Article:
Wellington, New Zealand — (METERING.COM) — December 21, 2006 – Smart metering to manage electricity demand and facilitate load control forms a key component in New Zealand’s proposed energy policy to 2050, which was released in draft form for comment last week.
Entitled ‘Powering our Future’ the strategy is aimed at developing a sustainable, low emissions energy system and focuses on enhancing energy security and reducing greenhouse gas emissions. It also includes a draft energy efficiency and conservation strategy, which is aimed at maximizing both the efficient use of energy as well as the proportion of energy from renewable sources.
In an earlier study New Zealand’s electricity demand was projected to increase by 40% and greenhouse gas emission by 30% by 2030, if current energy production and consumption patterns remain unchanged.
The document says that consumers, particularly those with fixed-price contracts, currently have relatively weak incentives to respond to supply-side events, including high wholesale electricity prices or congested transmission or distribution lines. Thus an objective is to increase the price responsiveness of consumers, including improved demand-supply information flows to increase the efficient interaction of supply and demand in the electricity system, which requires technology, such as smart meters, as well as measures to facilitate greater participation in demand-side response. To this end it is proposed that new metering and load control technologies, including any regulation and rule changes required, be facilitated by the government by 2008.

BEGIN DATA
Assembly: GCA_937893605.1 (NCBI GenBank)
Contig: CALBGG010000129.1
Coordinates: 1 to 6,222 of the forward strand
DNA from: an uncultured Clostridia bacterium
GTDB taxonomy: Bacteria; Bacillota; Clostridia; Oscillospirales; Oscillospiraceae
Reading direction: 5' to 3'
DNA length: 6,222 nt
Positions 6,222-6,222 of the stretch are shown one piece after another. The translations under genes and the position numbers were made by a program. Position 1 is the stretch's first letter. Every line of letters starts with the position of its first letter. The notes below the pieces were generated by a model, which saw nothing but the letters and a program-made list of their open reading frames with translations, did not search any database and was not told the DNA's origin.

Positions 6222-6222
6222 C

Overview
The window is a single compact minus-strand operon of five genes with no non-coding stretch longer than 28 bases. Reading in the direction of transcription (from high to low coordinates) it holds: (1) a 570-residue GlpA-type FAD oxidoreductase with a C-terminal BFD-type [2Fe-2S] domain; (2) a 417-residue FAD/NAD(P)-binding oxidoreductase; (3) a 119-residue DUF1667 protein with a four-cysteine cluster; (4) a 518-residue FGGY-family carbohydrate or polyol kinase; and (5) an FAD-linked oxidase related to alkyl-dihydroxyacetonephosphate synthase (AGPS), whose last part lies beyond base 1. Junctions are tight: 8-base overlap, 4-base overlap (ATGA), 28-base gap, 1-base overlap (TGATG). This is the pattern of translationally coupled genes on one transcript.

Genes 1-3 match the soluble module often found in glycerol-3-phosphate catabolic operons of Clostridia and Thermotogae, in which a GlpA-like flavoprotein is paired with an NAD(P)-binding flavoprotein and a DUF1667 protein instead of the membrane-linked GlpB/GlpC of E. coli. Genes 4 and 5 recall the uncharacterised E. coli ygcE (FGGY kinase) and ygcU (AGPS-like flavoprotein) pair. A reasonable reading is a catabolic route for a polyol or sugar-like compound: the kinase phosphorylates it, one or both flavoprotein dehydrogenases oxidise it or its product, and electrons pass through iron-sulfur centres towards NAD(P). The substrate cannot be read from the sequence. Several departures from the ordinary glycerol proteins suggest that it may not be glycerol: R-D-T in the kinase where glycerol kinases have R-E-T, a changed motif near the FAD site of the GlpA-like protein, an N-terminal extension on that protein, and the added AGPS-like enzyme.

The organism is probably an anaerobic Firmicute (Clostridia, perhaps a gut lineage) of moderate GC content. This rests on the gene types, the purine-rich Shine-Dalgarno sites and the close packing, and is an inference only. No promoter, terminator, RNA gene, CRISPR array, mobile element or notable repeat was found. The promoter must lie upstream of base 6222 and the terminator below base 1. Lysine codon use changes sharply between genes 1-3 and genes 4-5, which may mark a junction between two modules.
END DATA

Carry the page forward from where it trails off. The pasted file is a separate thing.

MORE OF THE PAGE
The document also notes that smart metering in conjunction with household-scale distributed generation is one step towards the development of smart networks that manage power demand down to the residential level. Thus innovative smart metering installed as part of household-scale distributed generation systems can help the technology capitalise on its potential. Accordingly also initiatives will be explored to remove the barriers to entry to increase the uptake of distributed generation.
Other key elements of the strategy, which is open for comment until March 30, 2007, include other energy efficiency improvements to homes and commercial buildings, improved efficiencies of energy appliances, and improved efficiencies in the transport sector.